Syria’s Chemical Arms Destroyed, but Aid Effort Unravels

Syria’s Chemical Arms Destroyed, but Aid Effort Unravels
Valerie Amos, Under-Secretary-General for Humanitarian Affairs and U.N. Emergency Relief Coordinator, at the seventh meeting of the Syria Humanitarian Forum, Geneva, Switzerland, Feb. 19, 2013 (U.N. photo by Jean-Marc Ferré).

The Syrian war, currently overshadowed by its offshoot in Iraq, remains a ruinous blight on international diplomacy. Nearly half a year after the furiously hyped but fundamentally hopeless peace talks between the government and moderate rebels in Geneva, no end to the fighting is in sight. President Barack Obama has requested $500 million from Congress to train and equip rebel forces, suggesting that he is resigned to an extended proxy war with Russia and Iran, which continue to assist Damascus.

Yet while the Geneva talks petered out in February, remnants of international cooperation over Syria have survived. Moscow and Washington have continued to collaborate on their September 2013 agreement to dismantle President Bashar al-Assad’s chemical weapons stockpile. The United Nations Security Council is, at least in theory, committed to getting humanitarian aid into the country, having unanimously passed a resolution in late February insisting on “safe, rapid and unhindered” delivery of relief supplies.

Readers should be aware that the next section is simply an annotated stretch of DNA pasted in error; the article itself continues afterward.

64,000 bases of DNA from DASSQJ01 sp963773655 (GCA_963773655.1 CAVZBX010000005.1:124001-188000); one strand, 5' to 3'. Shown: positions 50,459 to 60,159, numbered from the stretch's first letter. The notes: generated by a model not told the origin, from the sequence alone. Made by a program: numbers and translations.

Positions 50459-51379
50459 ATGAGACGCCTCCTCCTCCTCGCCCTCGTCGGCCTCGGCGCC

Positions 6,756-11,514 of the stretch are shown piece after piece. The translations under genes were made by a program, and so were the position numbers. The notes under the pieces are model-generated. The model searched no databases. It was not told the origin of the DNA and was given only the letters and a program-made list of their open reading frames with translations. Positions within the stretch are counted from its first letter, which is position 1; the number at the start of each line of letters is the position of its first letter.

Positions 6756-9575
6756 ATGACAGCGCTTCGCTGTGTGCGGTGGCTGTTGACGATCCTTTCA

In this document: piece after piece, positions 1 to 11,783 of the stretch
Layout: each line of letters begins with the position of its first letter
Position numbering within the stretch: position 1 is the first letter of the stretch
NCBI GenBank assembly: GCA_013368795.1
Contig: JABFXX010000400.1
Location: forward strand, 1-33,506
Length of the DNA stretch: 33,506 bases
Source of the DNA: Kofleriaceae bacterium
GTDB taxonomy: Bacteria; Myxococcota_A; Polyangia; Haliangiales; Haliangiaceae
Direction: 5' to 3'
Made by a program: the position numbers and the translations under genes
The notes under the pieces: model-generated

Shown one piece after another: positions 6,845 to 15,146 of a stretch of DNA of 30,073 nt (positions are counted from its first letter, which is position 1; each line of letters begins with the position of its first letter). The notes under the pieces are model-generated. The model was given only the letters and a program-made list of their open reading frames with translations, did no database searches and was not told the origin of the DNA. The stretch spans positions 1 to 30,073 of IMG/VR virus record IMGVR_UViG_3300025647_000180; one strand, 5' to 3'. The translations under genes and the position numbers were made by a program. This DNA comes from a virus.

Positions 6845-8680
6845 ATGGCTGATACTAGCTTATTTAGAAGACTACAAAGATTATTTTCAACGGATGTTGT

Coupled together, these two points of agreement could be interpreted as a default strategy to contain the war, or at least set some limits on its human consequences. As I noted last week, the Islamist advance into Iraq from Syria has forced the U.S., Iran and Russia into further loose cooperation to save Baghdad from total collapse.

Keep reading for free!

Get instant access to the rest of this article by submitting your email address below. You'll also get access to three articles of your choice each month and our free newsletter:

Or, Subscribe now to get full access.

Already a subscriber? Log in here .

What you’ll get with an All-Access subscription to World Politics Review:

A WPR subscription is like no other resource — it’s like having a personal curator and expert analyst of global affairs news. Subscribe now, and you’ll get:

  • Immediate and instant access to the full searchable library of tens of thousands of articles.
  • Daily articles with original analysis, written by leading topic experts, delivered to you every weekday.
  • Regular in-depth articles with deep dives into important issues and countries.
  • The Daily Review email, with our take on the day’s most important news, the latest WPR analysis, what’s on our radar, and more.
  • The Weekly Review email, with quick summaries of the week’s most important coverage, and what’s to come.
  • Completely ad-free reading.

And all of this is available to you when you subscribe today.